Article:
An engineering expert has testified he believes excavation work performed by an Army Corps of Engineers contractor caused New Orleans' floodwalls to breach in two places during Hurricane Katrina.
Robert Bea, a retired University of California engineering professor, explained his position Monday during a trial of homeowners' claims against the corps and contractor Washington Group International Inc.
State authorities are urging builders and homeowners to take steps to prevent the spread of termites as they rebuild after Hurricane Isaac.
Agriculture and Forestry Secretary Mike Strain said residents can contact the Department of Agriculture and Forestry at 225-925-4578 to be sure the pesticide company they hire is certified and licensed.
Treatments and annual inspections are recommended. Between inspections, Strain said property owners should periodically inspect their home or business for evidence of termites.
St. Tammany Parish officials say fees will be waived for residential and commercial building permits obtained to repair damage from Hurricane Isaac.
Authorities said documentation will be required at the time of application, and includes such items as an insurance claim or photos of the damaged property.
More details on documentation required for permits can be obtained at the St. Tammany Parish Administrative Complex, 21454 Koop Drive, Suite 1B, Mandeville, phone 985-898-2574 or at the Towers Building, 520 Old Spanish Trail, Suite 2F, Slidell, phone 985-646-4166.
A state-run insurance company of last resort has agreed to settle two remaining class-action lawsuits tied to claims handled after hurricanes Katrina and Rita for $61 million.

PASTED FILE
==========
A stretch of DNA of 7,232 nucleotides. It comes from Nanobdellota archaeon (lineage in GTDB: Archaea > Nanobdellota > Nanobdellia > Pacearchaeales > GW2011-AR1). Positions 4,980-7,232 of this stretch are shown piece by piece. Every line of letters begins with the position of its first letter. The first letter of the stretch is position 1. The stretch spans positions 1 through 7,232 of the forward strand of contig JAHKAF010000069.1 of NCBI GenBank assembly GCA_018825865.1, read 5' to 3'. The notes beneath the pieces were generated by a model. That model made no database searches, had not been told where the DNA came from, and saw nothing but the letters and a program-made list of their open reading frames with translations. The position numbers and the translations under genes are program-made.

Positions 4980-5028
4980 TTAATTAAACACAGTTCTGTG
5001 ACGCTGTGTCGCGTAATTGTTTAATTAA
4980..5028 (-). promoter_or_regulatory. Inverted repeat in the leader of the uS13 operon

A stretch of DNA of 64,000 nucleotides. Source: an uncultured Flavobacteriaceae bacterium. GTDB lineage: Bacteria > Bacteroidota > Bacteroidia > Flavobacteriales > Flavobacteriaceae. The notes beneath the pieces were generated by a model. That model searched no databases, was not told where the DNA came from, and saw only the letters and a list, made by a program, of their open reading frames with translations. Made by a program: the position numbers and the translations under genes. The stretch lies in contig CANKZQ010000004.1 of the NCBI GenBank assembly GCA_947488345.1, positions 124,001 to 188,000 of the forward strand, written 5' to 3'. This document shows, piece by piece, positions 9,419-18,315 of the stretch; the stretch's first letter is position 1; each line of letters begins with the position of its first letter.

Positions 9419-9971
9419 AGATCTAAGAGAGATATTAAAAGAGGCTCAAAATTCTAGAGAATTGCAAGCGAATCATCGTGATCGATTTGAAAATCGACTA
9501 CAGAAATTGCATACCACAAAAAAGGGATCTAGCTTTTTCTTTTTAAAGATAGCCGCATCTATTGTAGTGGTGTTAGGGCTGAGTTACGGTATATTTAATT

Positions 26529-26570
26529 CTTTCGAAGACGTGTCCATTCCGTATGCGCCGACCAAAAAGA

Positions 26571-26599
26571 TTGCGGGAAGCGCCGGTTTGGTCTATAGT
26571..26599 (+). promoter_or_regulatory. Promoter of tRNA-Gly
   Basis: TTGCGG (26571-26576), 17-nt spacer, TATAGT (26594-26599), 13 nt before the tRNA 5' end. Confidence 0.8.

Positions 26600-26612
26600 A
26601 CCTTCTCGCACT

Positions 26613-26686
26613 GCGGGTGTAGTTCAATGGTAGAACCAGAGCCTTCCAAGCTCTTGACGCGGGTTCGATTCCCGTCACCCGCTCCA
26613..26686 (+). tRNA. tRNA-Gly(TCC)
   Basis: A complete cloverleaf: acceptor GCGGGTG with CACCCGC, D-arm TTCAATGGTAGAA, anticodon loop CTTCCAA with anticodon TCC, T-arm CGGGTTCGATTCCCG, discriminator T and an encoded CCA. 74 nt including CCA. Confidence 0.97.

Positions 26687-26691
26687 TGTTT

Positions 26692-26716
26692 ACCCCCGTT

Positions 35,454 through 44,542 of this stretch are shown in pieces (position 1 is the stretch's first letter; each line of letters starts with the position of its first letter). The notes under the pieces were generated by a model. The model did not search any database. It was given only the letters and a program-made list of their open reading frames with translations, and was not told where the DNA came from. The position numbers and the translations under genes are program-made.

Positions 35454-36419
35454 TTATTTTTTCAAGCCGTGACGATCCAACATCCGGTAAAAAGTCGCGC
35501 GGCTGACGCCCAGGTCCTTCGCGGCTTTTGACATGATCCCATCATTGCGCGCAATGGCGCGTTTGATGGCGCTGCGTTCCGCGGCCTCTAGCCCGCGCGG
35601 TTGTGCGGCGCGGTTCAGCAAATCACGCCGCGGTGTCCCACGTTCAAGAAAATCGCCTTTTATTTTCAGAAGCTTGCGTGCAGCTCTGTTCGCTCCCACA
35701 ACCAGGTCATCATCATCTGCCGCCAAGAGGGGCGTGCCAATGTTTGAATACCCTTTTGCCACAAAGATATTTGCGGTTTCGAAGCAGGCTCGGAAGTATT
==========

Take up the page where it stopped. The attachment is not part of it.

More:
The board for the Louisiana Citizens Property Insurance Corp. voted unanimously Thursday to settle the long-running lawsuits. Policyholders sued the company over the slow handling of claims after the hurricanes struck in 2005.
The board also authorized company CEO Richard Robertson to put a cap of $4,500 per claim.
Louisiana's property insurer of last resort says Hurricane Isaac has resulted in over 13,000 claims and they expect more to come.
Vice President and Chief Claims Officer of Louisiana Citizens Property Insurance Corp. Quin Netzel said Thursday most claims average a little over $5,000. He said they're expecting between 15,000 and 17,000 claims as a result of Isaac and so far 36 percent of received claims have been inspected, while 4 percent of claims have been closed.
Officials say Hurricane Isaac caused no catastrophic damage to St. James Parish public schools, but the district needs to spend $500,000 to $750,000 for storm repairs.
Jim Mitchell, administrative director of business services for the district, told school board members Wednesday the Federal Emergency Management Agency would reimburse the district for at least 75 percent of eligible costs because the parish has been declared a disaster zone.
New Orleans will receive $27.3 million in grants from the federal government to help cover some of the city's costs related to Hurricane Isaac.
The grants from the Federal Emergency Management Agency were announced Wednesday in a joint news release by Sen. Mary Landrieu, Rep. Cedric Richmond and Mayor Mitch Landrieu. Some of the money will reimburse the city for labor and equipment for a variety of emergency protective measures including police patrols and operation of major drainage systems and pumps.
The Small Business Administration, Louisiana Department of Economic Development and the Louisiana Small Business Development Centers will open a business recovery center in St. John the Baptist Parish for companies affected by Hurricane Isaac.
The center opens Thursday at 2013 W. Airline Highway in LaPlace.
Its hours will be 8:30 a.m.-5 p.m. on Thursdays and Fridays.